No-Sugar Applesauce With A Slow Cooker:
We have dozen’s of heirloom apple trees on our property, so I am often asked how best to preserve large amounts of apples at once. Well, aside from juicing/freezing and dehydrating, I like to “put up” two staples in my pantry:
- Homemade Apple Pie Filling (follow link)
- Slow Cooker Applesauce (stay right here)
There is something very special about opening your pantry during the cold winter months and pulling out a jar filled with fall apples, cinnamon and whole lot of flavor! This slow cooker applesauce is so easy to make.
- Let the slow cooker do all the work.
- Cook it slow (overnight) or fast (in a few hours)
- Use any apples you want.
- Skip the sugar (Tart apples? Throw in a few sweet apples to counter it).
- Add cinnamon, allspice and other spices as you like.
- Peel or leave the skin on – Your choice!
To see how simple it is, just watch our 2 minute HD video above.
If you want to share this video, go to our YouTube version of No Sugar Crockpot Applesauce. The printable recipe is below.
Yield: I use 1/2-pint canning jars for this recipe. But the processing time is for 1/2-pints or pints. Your choice. The number of jars you yield depends upon how many apples you use. That’s the beauty of this recipe. You can make a little or a lot depending upon the number of apples you have on hand. However, I suggest you always use a minimum of 6-7 large apples so you can get at least a couple of full jars from your efforts. Keep in mind that whatever volume of apples you start with, will be reduced down by about 60%. The resulting flavor is concentrated and delicious!
- 1-2 lemons
- Bowl of water
- Assorted apples (I use 10 in the video)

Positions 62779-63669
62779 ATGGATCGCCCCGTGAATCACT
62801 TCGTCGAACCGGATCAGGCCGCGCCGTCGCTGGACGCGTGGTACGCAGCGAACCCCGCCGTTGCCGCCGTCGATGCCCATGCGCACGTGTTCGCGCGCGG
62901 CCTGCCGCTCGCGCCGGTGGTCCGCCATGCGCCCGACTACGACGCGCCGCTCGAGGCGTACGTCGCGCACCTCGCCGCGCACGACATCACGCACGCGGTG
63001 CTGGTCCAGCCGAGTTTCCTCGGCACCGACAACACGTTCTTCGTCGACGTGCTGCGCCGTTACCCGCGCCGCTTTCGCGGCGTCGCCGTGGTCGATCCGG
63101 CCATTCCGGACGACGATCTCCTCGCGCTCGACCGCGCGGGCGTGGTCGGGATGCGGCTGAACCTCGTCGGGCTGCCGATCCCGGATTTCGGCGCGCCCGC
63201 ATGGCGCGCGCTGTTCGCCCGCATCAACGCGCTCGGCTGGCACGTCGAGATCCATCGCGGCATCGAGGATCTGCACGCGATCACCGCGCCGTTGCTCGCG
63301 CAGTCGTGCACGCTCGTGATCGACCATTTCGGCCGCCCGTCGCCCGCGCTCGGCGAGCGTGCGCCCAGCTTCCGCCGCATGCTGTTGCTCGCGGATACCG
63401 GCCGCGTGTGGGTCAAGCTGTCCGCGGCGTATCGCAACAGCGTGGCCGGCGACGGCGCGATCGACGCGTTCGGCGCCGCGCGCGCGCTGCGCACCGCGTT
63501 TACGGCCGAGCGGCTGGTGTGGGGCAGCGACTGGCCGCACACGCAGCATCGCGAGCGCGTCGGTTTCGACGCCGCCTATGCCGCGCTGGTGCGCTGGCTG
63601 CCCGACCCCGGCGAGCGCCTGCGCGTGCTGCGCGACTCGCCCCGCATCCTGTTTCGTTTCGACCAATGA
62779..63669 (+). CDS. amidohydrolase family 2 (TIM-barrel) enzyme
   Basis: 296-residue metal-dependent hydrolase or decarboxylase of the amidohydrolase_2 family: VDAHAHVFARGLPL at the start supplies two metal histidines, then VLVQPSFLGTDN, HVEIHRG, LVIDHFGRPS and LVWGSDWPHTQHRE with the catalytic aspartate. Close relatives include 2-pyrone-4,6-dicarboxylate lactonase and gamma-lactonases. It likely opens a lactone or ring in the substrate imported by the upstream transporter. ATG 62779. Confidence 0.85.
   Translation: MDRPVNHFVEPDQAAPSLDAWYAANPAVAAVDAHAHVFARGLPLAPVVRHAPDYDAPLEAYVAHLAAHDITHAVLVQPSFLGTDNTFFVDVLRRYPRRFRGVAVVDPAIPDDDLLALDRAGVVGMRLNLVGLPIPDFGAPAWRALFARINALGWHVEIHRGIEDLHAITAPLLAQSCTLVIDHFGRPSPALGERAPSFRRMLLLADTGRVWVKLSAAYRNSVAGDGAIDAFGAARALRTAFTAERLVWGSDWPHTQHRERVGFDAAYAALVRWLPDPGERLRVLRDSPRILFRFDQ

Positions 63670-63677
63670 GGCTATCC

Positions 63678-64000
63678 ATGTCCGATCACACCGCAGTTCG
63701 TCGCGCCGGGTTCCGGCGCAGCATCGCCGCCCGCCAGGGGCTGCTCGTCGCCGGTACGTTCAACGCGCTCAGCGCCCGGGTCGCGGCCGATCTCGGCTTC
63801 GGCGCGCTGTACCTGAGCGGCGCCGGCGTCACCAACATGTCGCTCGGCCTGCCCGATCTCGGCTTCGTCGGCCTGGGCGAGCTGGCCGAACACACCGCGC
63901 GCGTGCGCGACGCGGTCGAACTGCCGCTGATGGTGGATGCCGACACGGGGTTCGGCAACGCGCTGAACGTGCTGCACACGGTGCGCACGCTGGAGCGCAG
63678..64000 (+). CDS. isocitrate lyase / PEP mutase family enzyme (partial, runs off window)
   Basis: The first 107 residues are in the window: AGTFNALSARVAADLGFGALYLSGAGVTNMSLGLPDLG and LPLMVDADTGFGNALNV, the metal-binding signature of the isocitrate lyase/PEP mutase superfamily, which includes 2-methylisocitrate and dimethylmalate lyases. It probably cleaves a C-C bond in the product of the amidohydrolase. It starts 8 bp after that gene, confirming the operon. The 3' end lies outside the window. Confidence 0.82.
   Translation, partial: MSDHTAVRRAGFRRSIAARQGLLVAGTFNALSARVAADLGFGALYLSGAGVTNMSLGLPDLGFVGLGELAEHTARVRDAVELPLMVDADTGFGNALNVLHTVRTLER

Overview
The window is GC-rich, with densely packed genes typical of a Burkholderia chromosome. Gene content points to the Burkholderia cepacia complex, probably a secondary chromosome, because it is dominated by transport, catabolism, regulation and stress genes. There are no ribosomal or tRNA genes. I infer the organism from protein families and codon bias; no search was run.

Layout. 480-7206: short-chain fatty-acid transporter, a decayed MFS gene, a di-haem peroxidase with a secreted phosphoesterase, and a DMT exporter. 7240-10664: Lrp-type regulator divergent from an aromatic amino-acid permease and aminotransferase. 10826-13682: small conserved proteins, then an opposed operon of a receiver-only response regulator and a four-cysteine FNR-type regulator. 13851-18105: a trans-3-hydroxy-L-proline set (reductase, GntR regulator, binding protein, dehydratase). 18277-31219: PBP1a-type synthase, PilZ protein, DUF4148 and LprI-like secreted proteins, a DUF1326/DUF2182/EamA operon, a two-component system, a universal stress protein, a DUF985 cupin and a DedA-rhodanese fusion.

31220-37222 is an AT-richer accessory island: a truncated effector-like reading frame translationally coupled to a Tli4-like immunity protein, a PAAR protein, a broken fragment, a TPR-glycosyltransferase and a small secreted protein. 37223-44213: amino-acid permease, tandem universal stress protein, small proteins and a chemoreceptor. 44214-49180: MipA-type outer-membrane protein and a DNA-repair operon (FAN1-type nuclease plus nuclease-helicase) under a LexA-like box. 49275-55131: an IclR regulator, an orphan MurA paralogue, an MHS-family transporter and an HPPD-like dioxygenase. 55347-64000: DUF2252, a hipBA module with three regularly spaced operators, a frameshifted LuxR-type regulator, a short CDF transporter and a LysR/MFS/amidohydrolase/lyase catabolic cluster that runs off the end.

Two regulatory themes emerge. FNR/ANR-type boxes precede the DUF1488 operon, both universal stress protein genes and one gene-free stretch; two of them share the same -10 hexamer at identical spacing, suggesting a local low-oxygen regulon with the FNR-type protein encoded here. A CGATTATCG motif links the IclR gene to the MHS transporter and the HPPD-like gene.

- 1 – 4 tsp. of ground cinnamon (to taste)
- 1/2 tsp. ground allspice (or more to taste)
1) To a large bowl of water, add the juice of 1-2 lemons.
2) Peel apples (optional). Core and quarter them. If you are leaving the skins on, roughly chop them so the skin pieces will be small. As you cut up the apples, add them to the lemon water to prevent browning.
3) Drain the apples and place them in the slow cooker. Add your spices. Remember you can always add more spice after it is cooked, but you cannot take it out. Go slowly and adjust to taste just before filling your jars.
4) Turn the slow cooker on to high for 4 hours or to low for overnight. Stir well when finished cooking.
5) When you are ready to process the applesauce, fill your water bath canner and bring to a boil. You can warm your clean 1/2-pint or pint canning jars by placing them in the water bath. Heat the lids in a pan of water. (Go to: water bath basics for more info.)
6) Meanwhile, transfer the cooked down applesauce to a medium-sized saucepan. Over medium heat, bring the sauce to a boil.
7) Fill the canning jars, leaving a 3/4-inch headspace. Wipe jar rims with a clean, damp cloth and add lids and rings to finger tight.
8) Place jars in the water bath canner and process for 15 minutes. Remove lid, turn off heat and let the jars sit in the hot water for an additional 5 minutes before removing to a wooden board to cool.
9) After they are completely cooled, any unsealed jars should be stored in the refrigerator and eaten within 5 days. Sealed jars can be stored on the pantry shelf and are best used within 6 months. After that time, they begin to darken considerably.
Color: Because there is no sugar in this recipe, the applesauce will be dark. It will continue to darken slowly over time, but is still safe to eat as long as you have a good vacuum seal.
Stovetop Version: Most applesauce recipes require at least a splash of liquid to prevent burning. But because this is done in a slow cooker, no liquid is necessary. It won’t burn. However, if you wish to cook this in a pot on the stove, you need to add 1/3 cup of apple juice or water to prevent scorching. Cook on low until soft (25-35 minutes) and then mash the apples with a potato masher before adding to the jars.
Freezing: No time to can? Make the recipe up to step 4. But instead of reheating and canning it, simply fill freezer safe containers and pop it into the freezer. Leave lots of room for expansion. (At least an inch for freezer-safe canning jars). Label and use within 6 months for best results.